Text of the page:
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MUST know how long my down time will be for implant! PLS advise!

Just found out my dear sweet hub has fairly early stage prostate cancer. He has some "wiggle room" before he has to decide how he wants to approach it but now I really need to know what to expect in terms of limitations after my implant which is scheduled for July 30th. I don't want to delay my procedure because I REALLY have to get better, now, so I can "be there" for my Dale when he needs me. I won't make a good nurse as it stands because of my back pain. Also, I've gotten through the insurance approval process and I don't want to try my luck again as I just recently turned 60 (who knows what this crazy health care law will do to those of us who are "old")!!!! So I don't plan on delaying my procedure. Just preparing for it!

Can any of you tell me how long it is suggested that office work/house-cleaning/driving/grocery shopping type activities have to be avoided, realistically? I'll need to arrange some extra help if it overlaps hub's as yet unknown treatment plan.

Thanks for your help. Kathy


  • chaglandcchagland Posts: 88
    edited 07/03/2012 - 4:31 AM
    It varies from person to person but the no BLT restrictions are from 6 to 8 weeks after the surgery. I found that since I have learned over the years to compensate for my spine issues, that finding ways to compensate and work around the no BLT restrictions wasn't too difficult. The first couple of weeks is where all the post surgery pain and issues are, after that most of us start to feel so much better that we have to watch that we don't over do things.

  • Hi Kathy,
    I don't mean to pry, and you don't need to answer, but how old is your husband. I have read some studies where early detection of prostrate cancer and treating it causes more harm then good. For that reason they are concidering cancelling the blood test that can detect it. I am not minimizing the diagnosis, I am a cancer survivor, however from what I have read age and severity can make a huge difference in how this is treated.
  • Yes, I know that in some cases that is true but his will definitely have to be treated-that's why I am trying to determine my "down" time.
  • Sorry about your husband, Kathy. I'm kind of an old hand at implants, as I've had two spinal cord stimulators implanted, electrodes replaced, and an occipetal nerve stimulator. Basically, it all comes down to a your wounds healing. For the first two or three days I felt pretty lousy. After that I was up to taking care of myself OK. My staples were in for a couple of weeks and I definitely couldn't do any cleaning or heavy chores until they were out. After that I could handle normal household light chores. For more detail ask your pain doc. Mine had an instruction sheet specifying how long I should wait to do certain things. I'm sure it's fairly standard. Realistically, after the staples are out you will feel pretty much OK, though you still have to avoid any heavy lifting or serious exercise for some time. Good luck with everything.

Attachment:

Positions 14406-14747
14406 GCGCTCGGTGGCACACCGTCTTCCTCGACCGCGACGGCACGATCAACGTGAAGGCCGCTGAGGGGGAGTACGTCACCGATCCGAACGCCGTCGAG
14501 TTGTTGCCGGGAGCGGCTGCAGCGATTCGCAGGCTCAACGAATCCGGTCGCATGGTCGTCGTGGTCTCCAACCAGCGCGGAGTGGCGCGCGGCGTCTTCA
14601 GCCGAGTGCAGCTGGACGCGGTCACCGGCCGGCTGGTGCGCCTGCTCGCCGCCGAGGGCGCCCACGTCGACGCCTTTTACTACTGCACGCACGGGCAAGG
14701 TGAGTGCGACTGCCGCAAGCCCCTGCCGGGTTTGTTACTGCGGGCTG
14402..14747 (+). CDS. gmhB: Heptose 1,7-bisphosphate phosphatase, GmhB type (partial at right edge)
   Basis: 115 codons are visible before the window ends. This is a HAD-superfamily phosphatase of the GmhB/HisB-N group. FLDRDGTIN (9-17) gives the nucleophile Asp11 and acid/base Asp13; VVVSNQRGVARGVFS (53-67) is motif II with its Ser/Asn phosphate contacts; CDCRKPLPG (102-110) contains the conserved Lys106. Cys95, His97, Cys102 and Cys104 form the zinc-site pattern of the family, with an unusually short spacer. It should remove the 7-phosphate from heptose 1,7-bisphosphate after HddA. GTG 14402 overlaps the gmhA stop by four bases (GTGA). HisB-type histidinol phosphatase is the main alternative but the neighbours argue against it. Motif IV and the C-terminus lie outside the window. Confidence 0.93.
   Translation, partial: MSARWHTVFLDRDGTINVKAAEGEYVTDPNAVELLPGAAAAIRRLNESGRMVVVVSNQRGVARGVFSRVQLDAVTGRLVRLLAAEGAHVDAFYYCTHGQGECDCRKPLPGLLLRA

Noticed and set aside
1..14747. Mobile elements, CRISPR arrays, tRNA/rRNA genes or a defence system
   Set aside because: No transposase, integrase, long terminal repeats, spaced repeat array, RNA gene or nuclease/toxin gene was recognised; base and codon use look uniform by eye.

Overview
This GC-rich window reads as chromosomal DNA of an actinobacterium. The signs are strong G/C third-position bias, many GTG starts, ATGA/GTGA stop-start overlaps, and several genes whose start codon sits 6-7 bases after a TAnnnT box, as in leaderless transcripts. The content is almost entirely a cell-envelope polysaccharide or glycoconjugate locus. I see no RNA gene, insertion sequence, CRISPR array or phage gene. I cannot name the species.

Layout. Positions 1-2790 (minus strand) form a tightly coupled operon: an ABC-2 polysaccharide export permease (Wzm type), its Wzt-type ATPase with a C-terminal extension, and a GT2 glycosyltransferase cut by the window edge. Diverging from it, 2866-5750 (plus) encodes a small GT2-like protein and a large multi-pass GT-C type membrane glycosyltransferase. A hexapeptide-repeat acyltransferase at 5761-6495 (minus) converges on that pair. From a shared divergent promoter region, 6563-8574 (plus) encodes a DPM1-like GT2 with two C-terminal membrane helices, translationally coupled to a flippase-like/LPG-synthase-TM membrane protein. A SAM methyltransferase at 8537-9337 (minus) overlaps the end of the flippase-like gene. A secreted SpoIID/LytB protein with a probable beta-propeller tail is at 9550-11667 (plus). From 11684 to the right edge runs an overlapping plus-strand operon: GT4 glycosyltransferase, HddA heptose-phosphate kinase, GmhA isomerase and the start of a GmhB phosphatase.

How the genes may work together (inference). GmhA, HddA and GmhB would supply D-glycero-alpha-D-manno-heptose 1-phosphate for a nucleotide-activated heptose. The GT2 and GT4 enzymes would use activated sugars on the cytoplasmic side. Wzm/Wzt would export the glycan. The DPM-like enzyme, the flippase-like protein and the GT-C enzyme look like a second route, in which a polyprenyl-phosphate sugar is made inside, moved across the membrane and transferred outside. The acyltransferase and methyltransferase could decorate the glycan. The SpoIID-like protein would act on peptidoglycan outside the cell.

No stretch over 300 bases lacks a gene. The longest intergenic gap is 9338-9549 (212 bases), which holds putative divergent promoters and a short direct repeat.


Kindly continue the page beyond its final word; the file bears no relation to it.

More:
• So here's what I have gleaned from your responses and what I've read -

    1) I usually enjoy doing my own housecleaning - gives me a break from working at our business 1 day a week.
    Sounds like I need to hire some help for the first 4 to 6 weeks.

    2) Since my husband and I work as a team at our business, I think I may have to arrange to work from the house (thank
    God for Go To My Pc!) for at least 4 to 5 days? Any comments on this? My job envolves running the office of a pest,
    termite and lawn company and since I am an owner, I can leave when I want BUT I don't want to dump too much on my

    3) I probably should have grocery shopping/cooking planned for a couple of weeks in advance and in the freezer prior to this? Or do you think that is
    overkill? Since my poor hub has had to have sooooo many diagnostic tests lately, I hate to put too much on him.

    Final comment - I love working with my husband. We do very well together. But the biggest downside is that I know when I am "out" then he has to take on twice as much. In this yucky economy (locally we are at nearly a 20 percent unemployment) we just can't afford much extra office help. Plus, at 60 and 64, our insurance and deductibles are UNBELIEVABLE. I could buy a beautiful home for what we pay just in premiums.

    Thanks for your input and please, if any of you have extra advice, LAY IT ON! ;) Kathy

    PS. Certainly this is a small procedure compared to the spine fusion surgery I had this several years ago. But my tendency is to try to do too much. "A" personality over-achiever etc, etc. So I am trying very hard to anticipate some of the bumps in the road.
  • Six weeks of no bending, lifting or twisting. mine was cervical and this last time, she made me wear the Aspen collar 24/7, except for when I was in the shower. It is so easy to pull something loose before the scar tissue has time to form. By that sixth week, I was ready to go. I was allowed to drive after one week.
    My daughter and husband spoiled me and just told me to cool it and not try to cook, clean, etc and that was probably wise. I did start walking again after about 3 days and was up to 2 miles/day within 5 days after surgery. Walking is a good thing and the doctor had no problem with me doing that.
  • I was put on restrictions for 16 weeks. The doctor who did my implant didn't trust that I would be good.
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